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Nature protection mulled as path for peace
  • Nature protection mulled as path for peace

Copyright: Alfredo D'Amato / Panos

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  • Environmental resources are a neutral discussion ground for warring countries

  • Researching and caring for them can lead to more cooperation in other fields

  • Concern about the environment should be ingrained in future peacekeeping forces

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[HONOLULU] The United Nations and other peacekeeping bodies should include an element of environmental protection and research in their efforts to pacify warring nations, a conference has heard. 

By sharing responsibilities for protected areas and natural resources, such as forests and water sources, countries can be brought around the negotiation table to ensure lasting peace, scientists said during a panel session at the World Conservation Congress in Hawaii.

They explained that environmental resources are a neutral discussion ground because they offer plenty of space for collaboration, which makes flaring up of settled conflicts less likely.

“Uncertain rights and claims to resources create the potential for conflict, but they also provide a window of opportunity for discussion and reform,” said Carl Bruch, a law researcher at the UN Environmental Programme. “When countries emerge from war, people are willing to change practice.”

However, the panel acknowledged that resources can also be the source of tensions. “Scarcity and inequitable sharing can contribute to conflicts breaking out,” Bruch said.

At the event, which took place in Honolulu on 4 September, Bruch presented the UN’s Environmental Peacebuilding Knowledge Platform as a tool to educate peacekeepers about environmental issues. The panel agreed that this information can also be used to enshrine environmental protection in conflict law.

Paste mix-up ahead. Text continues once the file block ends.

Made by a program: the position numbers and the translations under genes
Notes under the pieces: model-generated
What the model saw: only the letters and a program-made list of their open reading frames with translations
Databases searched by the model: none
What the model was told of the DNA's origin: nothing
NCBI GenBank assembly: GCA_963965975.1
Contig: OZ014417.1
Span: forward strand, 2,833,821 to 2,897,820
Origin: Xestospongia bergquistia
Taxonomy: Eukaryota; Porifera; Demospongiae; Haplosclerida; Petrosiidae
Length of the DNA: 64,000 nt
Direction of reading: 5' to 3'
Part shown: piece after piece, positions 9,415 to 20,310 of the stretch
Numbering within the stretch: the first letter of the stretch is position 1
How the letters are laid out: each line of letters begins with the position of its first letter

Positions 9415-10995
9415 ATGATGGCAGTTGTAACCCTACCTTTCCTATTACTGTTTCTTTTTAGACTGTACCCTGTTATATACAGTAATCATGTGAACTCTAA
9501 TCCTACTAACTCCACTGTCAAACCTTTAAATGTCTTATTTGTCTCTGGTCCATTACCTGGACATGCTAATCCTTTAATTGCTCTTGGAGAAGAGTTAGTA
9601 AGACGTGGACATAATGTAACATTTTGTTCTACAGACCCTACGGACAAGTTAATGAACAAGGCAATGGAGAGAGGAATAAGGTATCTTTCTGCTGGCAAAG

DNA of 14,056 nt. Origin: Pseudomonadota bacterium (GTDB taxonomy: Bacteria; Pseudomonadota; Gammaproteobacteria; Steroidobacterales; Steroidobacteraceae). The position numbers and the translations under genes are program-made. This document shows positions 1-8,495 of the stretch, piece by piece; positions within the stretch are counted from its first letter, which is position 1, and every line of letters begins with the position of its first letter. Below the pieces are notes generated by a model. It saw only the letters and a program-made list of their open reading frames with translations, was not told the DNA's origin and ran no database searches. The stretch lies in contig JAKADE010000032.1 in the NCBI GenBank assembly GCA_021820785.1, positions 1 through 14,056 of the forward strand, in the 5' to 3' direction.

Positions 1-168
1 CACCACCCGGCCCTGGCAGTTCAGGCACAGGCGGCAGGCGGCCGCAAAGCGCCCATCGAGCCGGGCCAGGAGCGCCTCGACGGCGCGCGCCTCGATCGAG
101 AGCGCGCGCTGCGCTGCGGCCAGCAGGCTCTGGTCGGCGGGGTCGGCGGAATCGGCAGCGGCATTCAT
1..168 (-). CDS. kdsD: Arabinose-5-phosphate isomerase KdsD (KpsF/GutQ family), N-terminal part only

However, some audience members cast doubt on whether discussing environmental science for peacekeeping at such a high level will be effective. Peacekeepers on the ground need to be trained in environmental protection for this to succeed, says Khaled Ananzeh, a member of Jordan’s Environment Society.

“This is crucial, but at the moment it is [nowhere to be] found,” he told SciDev.Net “The peacekeeper induction course covers everything, but not the environment."

“Uncertain rights and claims to resources create the potential for conflict, but they also provide a window of opportunity for discussion and reform.”

Carl Bruch, a law researcher at the UN Environmental Programme

The conference heard that the environment suffers severely during conflicts — forests are burned to make way for military stations, water resources are destroyed and habitats along borders become havens for refugees. “Now that a lot of countries are emerging from conflict we need to engage in lasting peacebuilding, and restoring the environment is a crucial part of this,” says Bruch.

Forests and water sources are particularly good for supporting peace agreements, according to experts at the event. Arnold Kreilhuber, a lawyer at the UN’s Division of Environmental Law and Conventions, says successful water sharing agreements — such as a deal among the South African Development Community and the Guarani Aquifer System in South America — could serve as models for other efforts to research and protect natural resources.

Kreilhuber says that seeing water resources as cross-border entities whose importance goes beyond national jurisdiction has helped countries emerging from conflict in Africa and South America come together and take joint responsibility.

“Why don’t we try and [also] bring forests together like this,” Kreilhuber asked. “We should not chop up such resources according to national boundaries.”
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